Today’s customers are highly empowered, hyperactive, and incredibly distracted by all of the options available to them for connecting with the things and people that matter to them most. These customers come to you with highly complex goals that they themselves cannot always accurately define — goals for which they don’t necessarily follow the seemingly logical linear paths you’ve laid out for them. As customers multitask their way through stages of information gathering, evaluation, purchase, and servicing, they connect with multiple outside sources that influence and transform their goals if they don’t hijack them altogether.
Gone are the days of the funnel when companies could lure customers with big promises and push them through a set of steps that would lead to purchase. Today, customer processes are far more complicated than ever, and while many firms believe that the purchase is the endpoint of an experience, for many customers, it’s just the beginning. Instead of taking a fragmented approach, firms need to look at the broad customer journey and understand how they can meet their customers’ needs when and where their customers want to interact. They need to understand their customers’ context and weave together a unified experience that matches the expectations customers have of the brand according to their in-the-moment needs.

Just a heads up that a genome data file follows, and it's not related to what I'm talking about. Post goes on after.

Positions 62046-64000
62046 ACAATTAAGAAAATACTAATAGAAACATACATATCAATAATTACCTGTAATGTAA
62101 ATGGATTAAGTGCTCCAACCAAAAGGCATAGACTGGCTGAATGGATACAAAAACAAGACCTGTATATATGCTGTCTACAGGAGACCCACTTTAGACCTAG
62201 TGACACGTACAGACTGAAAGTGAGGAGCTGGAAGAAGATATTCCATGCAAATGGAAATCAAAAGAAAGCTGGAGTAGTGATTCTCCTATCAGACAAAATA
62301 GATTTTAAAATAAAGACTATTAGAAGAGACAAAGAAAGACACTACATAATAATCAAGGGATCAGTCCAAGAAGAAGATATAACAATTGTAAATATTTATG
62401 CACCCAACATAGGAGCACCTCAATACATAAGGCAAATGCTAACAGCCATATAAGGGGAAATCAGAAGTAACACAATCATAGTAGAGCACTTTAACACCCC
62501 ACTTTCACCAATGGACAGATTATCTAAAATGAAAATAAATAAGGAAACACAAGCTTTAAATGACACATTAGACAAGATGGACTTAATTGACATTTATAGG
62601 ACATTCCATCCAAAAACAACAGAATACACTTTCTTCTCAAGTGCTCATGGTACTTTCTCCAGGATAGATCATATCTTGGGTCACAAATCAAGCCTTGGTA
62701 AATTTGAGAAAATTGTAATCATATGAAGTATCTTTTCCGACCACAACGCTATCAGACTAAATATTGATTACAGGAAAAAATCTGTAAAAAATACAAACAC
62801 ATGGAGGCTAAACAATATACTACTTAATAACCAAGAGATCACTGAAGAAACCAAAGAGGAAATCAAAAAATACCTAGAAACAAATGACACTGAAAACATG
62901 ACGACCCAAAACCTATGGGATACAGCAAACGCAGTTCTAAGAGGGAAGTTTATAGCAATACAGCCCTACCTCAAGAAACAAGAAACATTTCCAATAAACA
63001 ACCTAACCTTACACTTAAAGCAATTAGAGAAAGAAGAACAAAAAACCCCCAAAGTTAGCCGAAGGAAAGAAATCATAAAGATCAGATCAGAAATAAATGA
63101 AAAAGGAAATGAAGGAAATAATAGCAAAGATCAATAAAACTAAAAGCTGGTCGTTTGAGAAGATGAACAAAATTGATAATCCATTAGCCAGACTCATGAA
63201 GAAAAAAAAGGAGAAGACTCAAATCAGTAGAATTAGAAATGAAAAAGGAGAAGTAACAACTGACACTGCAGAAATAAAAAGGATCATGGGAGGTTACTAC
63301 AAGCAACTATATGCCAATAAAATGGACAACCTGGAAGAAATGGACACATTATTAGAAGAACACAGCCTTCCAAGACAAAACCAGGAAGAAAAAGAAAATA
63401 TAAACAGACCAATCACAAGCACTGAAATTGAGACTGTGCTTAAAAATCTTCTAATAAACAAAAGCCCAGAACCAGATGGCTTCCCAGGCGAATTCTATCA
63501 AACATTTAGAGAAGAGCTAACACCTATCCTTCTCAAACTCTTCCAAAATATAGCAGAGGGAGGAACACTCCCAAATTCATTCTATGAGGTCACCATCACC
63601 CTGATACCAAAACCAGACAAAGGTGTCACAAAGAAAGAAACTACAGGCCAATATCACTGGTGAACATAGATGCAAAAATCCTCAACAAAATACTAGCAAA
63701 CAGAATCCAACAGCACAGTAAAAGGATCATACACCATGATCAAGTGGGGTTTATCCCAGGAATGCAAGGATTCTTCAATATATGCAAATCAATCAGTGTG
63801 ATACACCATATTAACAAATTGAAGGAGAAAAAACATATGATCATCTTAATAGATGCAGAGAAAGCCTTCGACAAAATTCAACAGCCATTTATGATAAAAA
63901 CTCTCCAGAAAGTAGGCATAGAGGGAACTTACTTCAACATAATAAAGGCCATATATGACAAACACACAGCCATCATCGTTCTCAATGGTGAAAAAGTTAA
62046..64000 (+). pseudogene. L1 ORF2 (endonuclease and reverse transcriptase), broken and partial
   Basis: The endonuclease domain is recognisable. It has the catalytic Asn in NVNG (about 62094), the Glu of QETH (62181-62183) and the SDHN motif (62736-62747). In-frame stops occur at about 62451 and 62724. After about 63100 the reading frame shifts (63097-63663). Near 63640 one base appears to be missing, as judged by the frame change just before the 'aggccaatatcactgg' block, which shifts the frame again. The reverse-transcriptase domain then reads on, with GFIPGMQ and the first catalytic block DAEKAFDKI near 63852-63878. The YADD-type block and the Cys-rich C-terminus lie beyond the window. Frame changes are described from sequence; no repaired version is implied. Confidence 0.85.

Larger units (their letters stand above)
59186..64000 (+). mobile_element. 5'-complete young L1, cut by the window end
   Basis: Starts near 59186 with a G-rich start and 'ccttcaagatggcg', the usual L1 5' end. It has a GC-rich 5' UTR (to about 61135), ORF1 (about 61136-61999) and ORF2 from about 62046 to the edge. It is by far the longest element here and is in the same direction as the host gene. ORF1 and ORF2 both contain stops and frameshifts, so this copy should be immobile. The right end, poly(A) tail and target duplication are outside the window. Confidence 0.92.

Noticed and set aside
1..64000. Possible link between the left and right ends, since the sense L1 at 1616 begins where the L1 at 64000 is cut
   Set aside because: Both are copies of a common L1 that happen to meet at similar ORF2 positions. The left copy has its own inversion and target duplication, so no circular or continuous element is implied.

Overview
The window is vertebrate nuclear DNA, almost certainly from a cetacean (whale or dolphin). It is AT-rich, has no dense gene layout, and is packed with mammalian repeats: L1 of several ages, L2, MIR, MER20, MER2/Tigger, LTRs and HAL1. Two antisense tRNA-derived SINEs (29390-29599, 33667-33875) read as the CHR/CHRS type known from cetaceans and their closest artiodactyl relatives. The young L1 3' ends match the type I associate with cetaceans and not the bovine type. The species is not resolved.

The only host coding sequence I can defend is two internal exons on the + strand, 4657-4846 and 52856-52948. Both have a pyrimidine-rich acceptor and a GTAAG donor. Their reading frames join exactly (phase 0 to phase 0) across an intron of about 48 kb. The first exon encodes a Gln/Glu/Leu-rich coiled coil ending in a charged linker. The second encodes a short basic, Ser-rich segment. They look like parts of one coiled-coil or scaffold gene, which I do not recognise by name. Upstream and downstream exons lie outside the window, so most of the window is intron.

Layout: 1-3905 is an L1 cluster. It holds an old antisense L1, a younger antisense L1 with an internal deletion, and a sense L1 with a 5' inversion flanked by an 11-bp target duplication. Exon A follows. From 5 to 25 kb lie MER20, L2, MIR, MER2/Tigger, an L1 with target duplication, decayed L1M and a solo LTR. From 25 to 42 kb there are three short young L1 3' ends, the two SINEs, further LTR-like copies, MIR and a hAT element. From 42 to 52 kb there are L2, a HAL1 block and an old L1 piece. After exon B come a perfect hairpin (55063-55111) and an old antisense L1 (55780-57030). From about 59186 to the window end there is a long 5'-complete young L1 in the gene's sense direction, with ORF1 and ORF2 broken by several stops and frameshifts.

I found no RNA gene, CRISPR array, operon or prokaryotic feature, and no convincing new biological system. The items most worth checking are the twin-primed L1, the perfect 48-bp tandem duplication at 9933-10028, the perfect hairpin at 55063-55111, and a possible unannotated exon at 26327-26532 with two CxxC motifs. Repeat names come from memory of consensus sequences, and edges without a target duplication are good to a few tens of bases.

On June 25th, I’ll present a session called, “Understand The Connected Customer” at Forrester's Forum For Customer Experience Professionals East in New York. I’ll show how customer behaviors are changing and how these changes require new ways of thinking and operating. I’ll talk about the importance of a journey-based approach to customer experience delivery and the role of context and show examples of how companies are unifying the overall experience to cater to today’s dynamic customers who blur the lines between connected and disconnected, physical and digital, as well as work and home. If you want to know more about how to engage with today’s customers, please join me for this session. I hope to see you there.